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Accessibility Guide for Digital Content

Creating accessible content is not just for students with disabilities but benefits all learners. Learn how to design course content or documents to be accessible.


The main idea

Use "alt text" to provide an alternative way for a screen-reader user to know what an image depicts.  


What's important?

The rationale for using an image is important for determining what the alt text should be.


Specific use: If you are using the image for a distinct purpose, the alt text should describe the image well. For example, if you were using the photo above for a botany class, you might write alt text that reads "Hydrangeas, which thrive best with full sun in the morning."

Decorative use: If you are using the image for illustration, the alt text can be simple. For instance, with the photo above, you could enter "Flowers." Some platforms will provide a checkbox for you to note that the image is merely decorative, thus requiring no alt text.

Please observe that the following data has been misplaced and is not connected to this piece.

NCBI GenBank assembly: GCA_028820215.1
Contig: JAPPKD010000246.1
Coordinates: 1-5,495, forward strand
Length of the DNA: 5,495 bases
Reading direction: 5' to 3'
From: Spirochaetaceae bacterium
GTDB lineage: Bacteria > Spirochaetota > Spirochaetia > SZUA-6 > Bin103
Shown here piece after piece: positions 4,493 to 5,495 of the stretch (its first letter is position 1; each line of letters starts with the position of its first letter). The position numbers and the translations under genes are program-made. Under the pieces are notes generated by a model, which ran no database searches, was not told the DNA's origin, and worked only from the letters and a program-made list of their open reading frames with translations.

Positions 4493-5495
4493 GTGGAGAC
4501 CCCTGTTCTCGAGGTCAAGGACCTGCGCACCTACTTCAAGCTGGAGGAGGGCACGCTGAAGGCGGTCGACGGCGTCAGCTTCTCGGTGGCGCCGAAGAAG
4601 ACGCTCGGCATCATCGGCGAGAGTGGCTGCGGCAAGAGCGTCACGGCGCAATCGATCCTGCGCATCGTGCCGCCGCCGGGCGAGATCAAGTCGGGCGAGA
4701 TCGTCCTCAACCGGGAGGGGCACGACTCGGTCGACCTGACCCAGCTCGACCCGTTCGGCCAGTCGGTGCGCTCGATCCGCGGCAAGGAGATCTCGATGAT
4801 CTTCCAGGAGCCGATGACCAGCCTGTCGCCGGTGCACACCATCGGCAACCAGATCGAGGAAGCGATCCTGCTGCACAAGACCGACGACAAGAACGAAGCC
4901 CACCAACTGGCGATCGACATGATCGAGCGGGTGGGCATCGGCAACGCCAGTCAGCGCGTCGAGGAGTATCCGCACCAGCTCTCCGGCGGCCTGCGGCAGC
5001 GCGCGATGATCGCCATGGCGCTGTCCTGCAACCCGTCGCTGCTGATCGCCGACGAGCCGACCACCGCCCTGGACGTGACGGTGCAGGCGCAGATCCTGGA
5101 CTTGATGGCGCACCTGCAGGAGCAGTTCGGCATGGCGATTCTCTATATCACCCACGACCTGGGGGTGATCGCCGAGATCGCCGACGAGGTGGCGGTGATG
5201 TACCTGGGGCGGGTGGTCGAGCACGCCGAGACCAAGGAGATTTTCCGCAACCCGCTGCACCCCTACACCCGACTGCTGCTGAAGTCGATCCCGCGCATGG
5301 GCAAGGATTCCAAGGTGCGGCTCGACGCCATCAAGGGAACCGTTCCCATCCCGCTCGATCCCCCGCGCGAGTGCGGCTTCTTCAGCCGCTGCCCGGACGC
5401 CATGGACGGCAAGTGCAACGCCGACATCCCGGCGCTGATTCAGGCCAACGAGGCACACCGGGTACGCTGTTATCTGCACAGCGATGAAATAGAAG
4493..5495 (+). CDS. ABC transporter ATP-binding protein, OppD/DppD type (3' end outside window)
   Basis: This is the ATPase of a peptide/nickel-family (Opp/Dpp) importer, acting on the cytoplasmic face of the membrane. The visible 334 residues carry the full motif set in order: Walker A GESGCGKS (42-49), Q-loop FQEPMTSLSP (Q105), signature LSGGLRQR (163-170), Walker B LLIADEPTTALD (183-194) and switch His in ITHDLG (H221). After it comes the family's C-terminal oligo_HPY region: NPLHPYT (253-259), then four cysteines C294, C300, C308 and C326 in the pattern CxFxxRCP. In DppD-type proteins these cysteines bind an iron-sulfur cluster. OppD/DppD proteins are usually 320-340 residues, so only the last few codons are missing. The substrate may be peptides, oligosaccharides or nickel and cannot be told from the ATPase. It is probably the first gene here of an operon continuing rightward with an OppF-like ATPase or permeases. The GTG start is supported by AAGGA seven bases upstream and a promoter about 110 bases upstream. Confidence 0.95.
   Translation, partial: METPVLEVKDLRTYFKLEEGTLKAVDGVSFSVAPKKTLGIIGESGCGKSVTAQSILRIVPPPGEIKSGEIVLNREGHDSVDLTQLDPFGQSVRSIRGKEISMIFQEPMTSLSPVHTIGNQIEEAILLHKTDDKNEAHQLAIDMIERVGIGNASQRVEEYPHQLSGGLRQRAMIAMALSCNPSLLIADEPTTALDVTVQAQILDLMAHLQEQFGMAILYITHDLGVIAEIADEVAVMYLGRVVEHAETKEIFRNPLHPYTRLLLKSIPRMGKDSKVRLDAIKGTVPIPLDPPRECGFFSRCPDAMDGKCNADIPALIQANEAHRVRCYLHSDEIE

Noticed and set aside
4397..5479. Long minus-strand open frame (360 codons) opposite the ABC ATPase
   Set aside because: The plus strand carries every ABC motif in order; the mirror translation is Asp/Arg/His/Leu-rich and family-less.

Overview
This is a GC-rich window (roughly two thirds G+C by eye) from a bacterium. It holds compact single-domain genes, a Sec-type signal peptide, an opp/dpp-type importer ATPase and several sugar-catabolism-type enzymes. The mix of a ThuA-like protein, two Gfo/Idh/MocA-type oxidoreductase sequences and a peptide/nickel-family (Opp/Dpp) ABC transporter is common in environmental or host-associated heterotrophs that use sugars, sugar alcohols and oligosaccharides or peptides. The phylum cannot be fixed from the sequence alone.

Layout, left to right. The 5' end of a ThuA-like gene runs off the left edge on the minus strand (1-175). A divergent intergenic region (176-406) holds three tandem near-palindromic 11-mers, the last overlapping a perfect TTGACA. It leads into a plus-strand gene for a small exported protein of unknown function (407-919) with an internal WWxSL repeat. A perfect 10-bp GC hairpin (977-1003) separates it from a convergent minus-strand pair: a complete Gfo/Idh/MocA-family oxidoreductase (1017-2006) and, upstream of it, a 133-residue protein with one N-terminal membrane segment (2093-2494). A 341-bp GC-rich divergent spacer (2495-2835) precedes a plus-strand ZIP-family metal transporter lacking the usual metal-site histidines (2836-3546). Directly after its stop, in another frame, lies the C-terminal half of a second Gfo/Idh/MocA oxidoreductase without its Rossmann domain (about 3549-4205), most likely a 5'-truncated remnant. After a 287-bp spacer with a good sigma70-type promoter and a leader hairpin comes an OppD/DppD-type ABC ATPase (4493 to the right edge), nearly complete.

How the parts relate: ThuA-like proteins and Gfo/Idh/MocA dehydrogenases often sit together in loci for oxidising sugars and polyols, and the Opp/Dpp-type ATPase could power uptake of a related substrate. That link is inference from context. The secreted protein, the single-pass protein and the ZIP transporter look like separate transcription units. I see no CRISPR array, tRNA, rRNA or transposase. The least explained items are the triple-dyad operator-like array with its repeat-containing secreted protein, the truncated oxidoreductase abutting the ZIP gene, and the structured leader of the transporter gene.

Tool Tips

Canvas Tool Tip

Placing your cursor on an image allows you to access the Image Options to create alt text. There, you can enter a short or longer description or check the box next to Decorative Image.

Canvas Image Options with field for alt text

See Manage Alt Text for Images Embedded in the Rich Content Editor (Canvas) for an illustrated guide.


Microsoft Office Tool Tip

Right-clicking an image gives you a menu where you can add or edit alt text.

Image menu in Microsoft Word

See Add Alternative Text (MS Word) for an illustrated guide.